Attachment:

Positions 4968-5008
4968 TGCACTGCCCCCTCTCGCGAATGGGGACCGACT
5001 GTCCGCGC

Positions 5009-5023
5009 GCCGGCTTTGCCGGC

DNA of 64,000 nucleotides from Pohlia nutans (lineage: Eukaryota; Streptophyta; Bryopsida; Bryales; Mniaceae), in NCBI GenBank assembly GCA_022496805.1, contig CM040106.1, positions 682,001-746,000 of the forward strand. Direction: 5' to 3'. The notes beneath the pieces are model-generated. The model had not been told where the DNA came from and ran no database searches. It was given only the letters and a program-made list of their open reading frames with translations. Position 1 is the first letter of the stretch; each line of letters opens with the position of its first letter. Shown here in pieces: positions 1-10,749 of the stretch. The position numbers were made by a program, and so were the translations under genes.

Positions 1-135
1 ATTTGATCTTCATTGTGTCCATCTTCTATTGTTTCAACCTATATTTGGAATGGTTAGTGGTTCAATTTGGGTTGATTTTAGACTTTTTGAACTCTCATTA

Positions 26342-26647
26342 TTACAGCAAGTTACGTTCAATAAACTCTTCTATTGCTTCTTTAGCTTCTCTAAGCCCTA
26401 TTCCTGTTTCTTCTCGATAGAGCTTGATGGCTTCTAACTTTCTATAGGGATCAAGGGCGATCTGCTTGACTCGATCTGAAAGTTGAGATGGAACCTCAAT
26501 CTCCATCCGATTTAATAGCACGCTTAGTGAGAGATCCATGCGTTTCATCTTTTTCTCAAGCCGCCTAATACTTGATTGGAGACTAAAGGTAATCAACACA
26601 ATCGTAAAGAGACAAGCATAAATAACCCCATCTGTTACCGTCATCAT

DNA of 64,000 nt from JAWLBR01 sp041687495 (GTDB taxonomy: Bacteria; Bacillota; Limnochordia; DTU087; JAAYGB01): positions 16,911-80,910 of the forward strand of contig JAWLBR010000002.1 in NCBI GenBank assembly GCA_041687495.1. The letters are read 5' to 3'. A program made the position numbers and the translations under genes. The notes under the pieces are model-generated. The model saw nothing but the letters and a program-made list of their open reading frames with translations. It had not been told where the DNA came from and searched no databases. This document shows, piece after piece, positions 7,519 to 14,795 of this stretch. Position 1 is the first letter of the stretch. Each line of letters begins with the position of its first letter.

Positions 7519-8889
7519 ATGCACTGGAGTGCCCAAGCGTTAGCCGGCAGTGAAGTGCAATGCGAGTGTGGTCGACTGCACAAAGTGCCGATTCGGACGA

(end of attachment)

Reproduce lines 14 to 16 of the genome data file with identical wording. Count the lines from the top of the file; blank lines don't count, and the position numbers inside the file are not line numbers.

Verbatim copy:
DNA of 64,000 nt from JAWLBR01 sp041687495 (GTDB taxonomy: Bacteria; Bacillota; Limnochordia; DTU087; JAAYGB01): positions 16,911-80,910 of the forward strand of contig JAWLBR010000002.1 in NCBI GenBank assembly GCA_041687495.1. The letters are read 5' to 3'. A program made the position numbers and the translations under genes. The notes under the pieces are model-generated. The model saw nothing but the letters and a program-made list of their open reading frames with translations. It had not been told where the DNA came from and searched no databases. This document shows, piece after piece, positions 7,519 to 14,795 of this stretch. Position 1 is the first letter of the stretch. Each line of letters begins with the position of its first letter.

Positions 7519-8889
7519 ATGCACTGGAGTGCCCAAGCGTTAGCCGGCAGTGAAGTGCAATGCGAGTGTGGTCGACTGCACAAAGTGCCGATTCGGACGA